Book Review–Book of CSS3

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Posted by Andrew | Posted in book reviews, o'reilly | Posted on 22-05-2011

Book of CSS3  
by Peter Gasston
No Starch Press 
2011

I was provided access by O’Reilly Publishing to an electronic copy of this book for review purposes.

Peter writes the book as if you already have experience using and understanding basic CSS concepts and HTML, so if you’re looking for a book to teach you CSS then you’ll want a different guide.  If however, you want a book that shows you some of the features of CSS3 you’re in the right place.  Peter has been writing about CSS3 for over 5 years and in this book he covers some features of CSS3.  Each chapter covers a new feature of CSS3, how to use it in clear and easy to understand code to follow, and which browsers currently support the feature.  Some of the features covered include media queries–which is useful in designing websites for both full screen and mobile use; using gradients with color backgrounds; and 3D transformation, such as having an image rotate around an axis.  The book is also accompanied by a website for future updates and an appendix with online resources to use, learn, and test CSS3.

I really like how this book is written and laid out.  Peter does a good job of explaining in simple, easy to understand language what’s going on with the feature being discussed and how to replicate the feature using the code provided in the examples.  He walks through it step by step, explaining it in simple easy to understand language–no deciphering of incomprehensible technical speak here.  While he can’t highlight every feature, Peter has chosen the ones that are likely to be most useful at this time (and are the most developed/accepted), such as media queries for mobile use, the transitions and animations, gradients, etc.  The appendixes are also helpful as one covers what features are supported by what browsers (even though this duplicates what’s at the end of the chapters it’s nice to have it one place) and an appendix on various web tools that help you generate code as well as test it.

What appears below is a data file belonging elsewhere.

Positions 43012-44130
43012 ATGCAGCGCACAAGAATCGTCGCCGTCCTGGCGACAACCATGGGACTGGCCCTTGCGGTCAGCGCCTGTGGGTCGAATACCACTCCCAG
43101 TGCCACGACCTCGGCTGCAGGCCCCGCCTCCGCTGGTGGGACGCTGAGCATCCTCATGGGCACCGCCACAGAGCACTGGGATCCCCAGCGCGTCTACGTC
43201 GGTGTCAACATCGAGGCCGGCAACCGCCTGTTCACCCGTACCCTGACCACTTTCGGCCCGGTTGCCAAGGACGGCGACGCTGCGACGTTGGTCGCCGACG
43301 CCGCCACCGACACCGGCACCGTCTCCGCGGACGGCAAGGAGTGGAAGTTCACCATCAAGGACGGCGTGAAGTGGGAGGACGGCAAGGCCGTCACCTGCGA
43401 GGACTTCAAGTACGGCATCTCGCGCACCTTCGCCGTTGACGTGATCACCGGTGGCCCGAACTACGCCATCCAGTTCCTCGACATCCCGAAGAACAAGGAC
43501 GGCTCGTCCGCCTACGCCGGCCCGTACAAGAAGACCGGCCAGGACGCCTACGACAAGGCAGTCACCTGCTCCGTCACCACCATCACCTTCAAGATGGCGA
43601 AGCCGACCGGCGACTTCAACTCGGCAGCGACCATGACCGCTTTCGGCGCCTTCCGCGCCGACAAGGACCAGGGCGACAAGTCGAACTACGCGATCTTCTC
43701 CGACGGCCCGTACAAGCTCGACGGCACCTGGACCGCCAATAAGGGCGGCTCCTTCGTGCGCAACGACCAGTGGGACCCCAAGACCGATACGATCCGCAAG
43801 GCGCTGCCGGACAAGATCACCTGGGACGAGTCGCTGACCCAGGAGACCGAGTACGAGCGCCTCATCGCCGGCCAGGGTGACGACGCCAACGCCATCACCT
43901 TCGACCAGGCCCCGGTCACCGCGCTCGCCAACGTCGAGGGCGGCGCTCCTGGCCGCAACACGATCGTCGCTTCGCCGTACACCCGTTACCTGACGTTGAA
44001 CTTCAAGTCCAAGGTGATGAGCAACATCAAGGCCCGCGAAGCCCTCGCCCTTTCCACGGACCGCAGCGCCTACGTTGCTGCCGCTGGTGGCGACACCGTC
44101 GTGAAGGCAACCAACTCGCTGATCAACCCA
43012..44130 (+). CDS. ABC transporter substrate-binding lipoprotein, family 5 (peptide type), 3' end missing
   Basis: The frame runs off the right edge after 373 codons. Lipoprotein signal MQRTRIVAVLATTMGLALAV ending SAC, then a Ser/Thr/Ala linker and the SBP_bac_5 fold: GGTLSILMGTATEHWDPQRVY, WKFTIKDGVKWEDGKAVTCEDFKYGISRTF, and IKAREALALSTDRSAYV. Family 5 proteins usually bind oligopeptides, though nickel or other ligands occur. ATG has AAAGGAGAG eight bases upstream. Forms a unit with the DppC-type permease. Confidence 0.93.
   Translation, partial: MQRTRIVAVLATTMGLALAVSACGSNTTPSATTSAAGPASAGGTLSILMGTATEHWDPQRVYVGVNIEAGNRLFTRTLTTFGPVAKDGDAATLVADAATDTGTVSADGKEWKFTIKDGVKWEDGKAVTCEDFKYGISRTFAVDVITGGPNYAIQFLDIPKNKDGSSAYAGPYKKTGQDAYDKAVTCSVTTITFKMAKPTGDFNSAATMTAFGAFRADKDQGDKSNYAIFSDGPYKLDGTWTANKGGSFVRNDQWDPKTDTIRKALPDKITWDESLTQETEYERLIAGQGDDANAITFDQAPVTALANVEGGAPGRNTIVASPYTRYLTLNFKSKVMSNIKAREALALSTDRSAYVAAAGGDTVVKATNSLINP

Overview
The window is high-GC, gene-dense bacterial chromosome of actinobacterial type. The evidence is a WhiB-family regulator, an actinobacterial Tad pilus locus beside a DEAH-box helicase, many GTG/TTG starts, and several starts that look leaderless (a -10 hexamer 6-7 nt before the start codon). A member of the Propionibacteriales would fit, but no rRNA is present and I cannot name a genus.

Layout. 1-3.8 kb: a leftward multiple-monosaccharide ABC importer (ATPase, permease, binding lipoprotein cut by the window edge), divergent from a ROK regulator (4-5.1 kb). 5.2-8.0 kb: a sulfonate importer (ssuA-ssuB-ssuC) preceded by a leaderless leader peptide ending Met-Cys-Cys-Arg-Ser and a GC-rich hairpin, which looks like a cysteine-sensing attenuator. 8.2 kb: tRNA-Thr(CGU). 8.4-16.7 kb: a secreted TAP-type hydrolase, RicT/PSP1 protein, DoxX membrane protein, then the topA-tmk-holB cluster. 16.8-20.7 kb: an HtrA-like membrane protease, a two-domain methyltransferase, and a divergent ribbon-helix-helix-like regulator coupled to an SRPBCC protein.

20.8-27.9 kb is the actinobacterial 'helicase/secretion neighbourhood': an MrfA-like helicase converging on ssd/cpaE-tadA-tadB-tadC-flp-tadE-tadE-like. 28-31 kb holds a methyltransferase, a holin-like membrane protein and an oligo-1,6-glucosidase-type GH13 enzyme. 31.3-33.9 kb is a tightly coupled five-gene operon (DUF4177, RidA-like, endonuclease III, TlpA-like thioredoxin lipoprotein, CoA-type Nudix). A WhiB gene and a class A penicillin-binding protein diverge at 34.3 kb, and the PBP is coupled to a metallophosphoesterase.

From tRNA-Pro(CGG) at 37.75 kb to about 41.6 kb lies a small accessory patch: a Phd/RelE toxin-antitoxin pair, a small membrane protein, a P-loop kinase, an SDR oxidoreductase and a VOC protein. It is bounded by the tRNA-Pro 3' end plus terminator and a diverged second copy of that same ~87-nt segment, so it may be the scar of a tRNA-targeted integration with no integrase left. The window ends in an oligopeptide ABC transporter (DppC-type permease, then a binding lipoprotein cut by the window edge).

Even though not all of the features can be used at the time, its still a useful book and a handy reference to have around.  Highly recommend it.

I review for the O'Reilly Blogger Review Program

Book Review–Javascript: The Definitive Guide the 6th Edition

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Posted by Andrew | Posted in book reviews, o'reilly | Posted on 15-05-2011

Javascript: The Definitive Guide the 6th Edition
by David Flanagan
O’Reilly Press  2011

I was provided access by O’Reilly Publishing to an electronic copy of this book for review purposes.

This is an updated edition to the classic reference book on Javascript to include new information on new standards (such as HTML5 and CSS3), conventions, and frameworks.   Although it is possible to learn Javascript from this book, its really meant more as a reference guide and an explanation of how and why Javascript works the way it does.  For example, the 1st chapter explains in some detail how Javascript works on the client side and how each of the following chapters will relate to this.  The book includes numerous examples of codes to illustrate the concepts and explains the concepts in a clear, easy to follow fashion that doesn’t require a degree in astrophysics to understand.

As I said it’s not really a book to learn Javascript from, for that I would recommend something like “Head First Javascript” (also by O’Reilly press.)  What I do really like about this book is that it is comprehensive in what is possible with Javascript.  While it may not cover the concept in depth, such as the chapter on Jquery, it does give a starting point to the concept.  I know it sounds odd, but I really liked the index.  It is completely through and easy to find the concept or word that I need to make something work correctly in whatever I’m writing.  It’s even better with the book because of the hyperlinks that take you right to the section.

My advice? Buy the ebook version, it’s much easier to search and to follow to specific links vs. trying to find the stuff in the print edition.  Even better, O’Reilly provides multiple formats of the book to suit your needs.  Overall, it’s a good handy reference to have around to answer questions and introduce new concepts.

I review for the O'Reilly Blogger Review Program